This painting depicts the moment in Shakespeare’s epic tragedy Hamlet
(Act III, scene iv) in which the protagonist, who has been speaking privately with his mother, Queen Gertrude of Denmark, notices a figure behind the curtains of her closet. Immediately afterward, Hamlet will impale him with his sword and utter the memorable phrase "How now! A rat? Dead for a ducat, dead!," after which the identity of the victim is revealed to be Polonius. The composition is identical to a black and white lithograph Delacroix made for a portfolio devoted to the play, comprising thirteen plates that he worked on from 1834 until their publication in 1843. (The stones for three further plates were completed, but not printed, until the posthumous edition of 1864.) The print, an impression of which is in The Met (22.56.12
), appeared with the caption "Qu'est-ce donc? . . . Un rat!" A sepia drawing of the same composition was sold in Delacroix's posthumous sale as no. 401 (Robaut no. 587).
Delacroix noted that he completed the painting in a journal entry of February 4, 1849. On February 8, he signed a receipt for 100 francs from the dealer Adrien Beugniet, referring to the work as "une petite esquisse représentant Hamlet"; Beugniet’s gallery was located at 10 rue Lafitte, Paris (see Michèle Hannoosh, ed., Delacroix, Journal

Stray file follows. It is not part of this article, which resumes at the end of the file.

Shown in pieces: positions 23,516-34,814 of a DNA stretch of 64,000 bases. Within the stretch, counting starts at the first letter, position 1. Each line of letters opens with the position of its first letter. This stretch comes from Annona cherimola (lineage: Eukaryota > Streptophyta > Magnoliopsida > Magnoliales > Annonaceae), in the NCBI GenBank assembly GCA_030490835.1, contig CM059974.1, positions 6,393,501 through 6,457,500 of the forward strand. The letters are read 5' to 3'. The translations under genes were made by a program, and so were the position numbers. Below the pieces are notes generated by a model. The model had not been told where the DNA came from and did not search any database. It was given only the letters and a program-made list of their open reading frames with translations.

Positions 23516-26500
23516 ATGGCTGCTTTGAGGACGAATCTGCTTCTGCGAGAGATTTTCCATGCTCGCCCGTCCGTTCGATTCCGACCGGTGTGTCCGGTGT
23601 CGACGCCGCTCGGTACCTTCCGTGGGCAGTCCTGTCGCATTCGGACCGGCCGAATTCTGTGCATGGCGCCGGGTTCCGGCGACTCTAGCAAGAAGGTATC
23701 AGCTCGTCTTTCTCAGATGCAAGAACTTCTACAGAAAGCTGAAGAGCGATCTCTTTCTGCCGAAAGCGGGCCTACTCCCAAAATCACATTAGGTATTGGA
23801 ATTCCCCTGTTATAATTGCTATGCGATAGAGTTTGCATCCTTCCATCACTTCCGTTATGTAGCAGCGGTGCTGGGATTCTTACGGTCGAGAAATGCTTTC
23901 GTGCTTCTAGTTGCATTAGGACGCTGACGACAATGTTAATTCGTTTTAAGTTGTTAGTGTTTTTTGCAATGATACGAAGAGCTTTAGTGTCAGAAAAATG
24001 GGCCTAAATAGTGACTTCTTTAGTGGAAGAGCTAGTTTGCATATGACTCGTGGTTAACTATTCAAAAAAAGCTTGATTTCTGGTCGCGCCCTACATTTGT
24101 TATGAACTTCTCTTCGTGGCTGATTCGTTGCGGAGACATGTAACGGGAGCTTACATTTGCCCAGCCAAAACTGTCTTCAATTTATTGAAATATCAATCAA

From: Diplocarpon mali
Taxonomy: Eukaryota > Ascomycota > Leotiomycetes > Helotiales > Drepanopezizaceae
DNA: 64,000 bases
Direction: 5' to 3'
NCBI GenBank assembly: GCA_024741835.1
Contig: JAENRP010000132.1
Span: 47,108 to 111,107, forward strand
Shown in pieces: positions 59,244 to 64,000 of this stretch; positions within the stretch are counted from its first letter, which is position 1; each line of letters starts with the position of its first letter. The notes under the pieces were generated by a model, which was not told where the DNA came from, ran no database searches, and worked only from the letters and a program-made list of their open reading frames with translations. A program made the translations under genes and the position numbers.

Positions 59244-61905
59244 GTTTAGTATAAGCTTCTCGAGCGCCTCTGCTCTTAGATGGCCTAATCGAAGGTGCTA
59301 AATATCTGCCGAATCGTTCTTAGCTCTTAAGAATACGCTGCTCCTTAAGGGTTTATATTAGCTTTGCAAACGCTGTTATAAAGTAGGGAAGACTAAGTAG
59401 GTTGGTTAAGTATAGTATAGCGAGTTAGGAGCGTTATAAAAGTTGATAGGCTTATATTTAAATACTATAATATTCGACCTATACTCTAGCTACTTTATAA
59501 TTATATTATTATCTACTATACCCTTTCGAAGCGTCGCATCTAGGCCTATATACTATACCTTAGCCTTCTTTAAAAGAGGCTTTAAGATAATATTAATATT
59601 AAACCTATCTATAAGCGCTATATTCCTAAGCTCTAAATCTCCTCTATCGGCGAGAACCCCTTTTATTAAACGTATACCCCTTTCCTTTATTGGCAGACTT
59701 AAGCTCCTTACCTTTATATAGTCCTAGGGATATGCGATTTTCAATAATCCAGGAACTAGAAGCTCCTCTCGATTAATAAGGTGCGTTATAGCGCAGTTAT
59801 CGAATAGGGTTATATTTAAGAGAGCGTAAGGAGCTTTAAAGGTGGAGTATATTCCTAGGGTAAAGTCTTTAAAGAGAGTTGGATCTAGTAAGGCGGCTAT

, Paris, 2009, vol. 2, p. 2112). He mentioned the sale once again in his journal, on March 13, this time calling it "Hamlet et la scène du rat" (and misspelling the dealer’s name "Bouquet"). It is unknown when and to whom Beugniet sold this cabinet-size picture, but its next known owner was the painter Narcisse Diaz de la Peña (1807–1876).
Delacroix painted a good many subjects from Hamlet
from 1835 onward, the first being Hamlet and Horatio in the Graveyard
(Johnson no. 258, as private collection, Switzerland). Two others that date to the same period as The Met's picture are Hamlet and the King at his Prayers
(1848/49?; Johnson no. 294, as location unknown), which is likewise based on a lithograph and was perhaps sold to Beugniet, and Hamlet Abuses Ophelia
(1849/50; Musée du Louvre, Paris; Johnson no. 298), also sold to Beugniet. One painted about 1855 for Alexandre Dumas depicts the moment immediately following the one shown in The Met's picture, Hamlet and the Body of Polonius
(Johnson no. 319, as location unknown). In 1849, the year a number of these works were painted, including the present one, Delacroix exhibited a subject drawn from another play by Shakespeare at the Salon, Othello and Desdemona
(National Gallery of Canada, Ottawa; Johnson no. 291).
[Asher Ethan Miller 2014]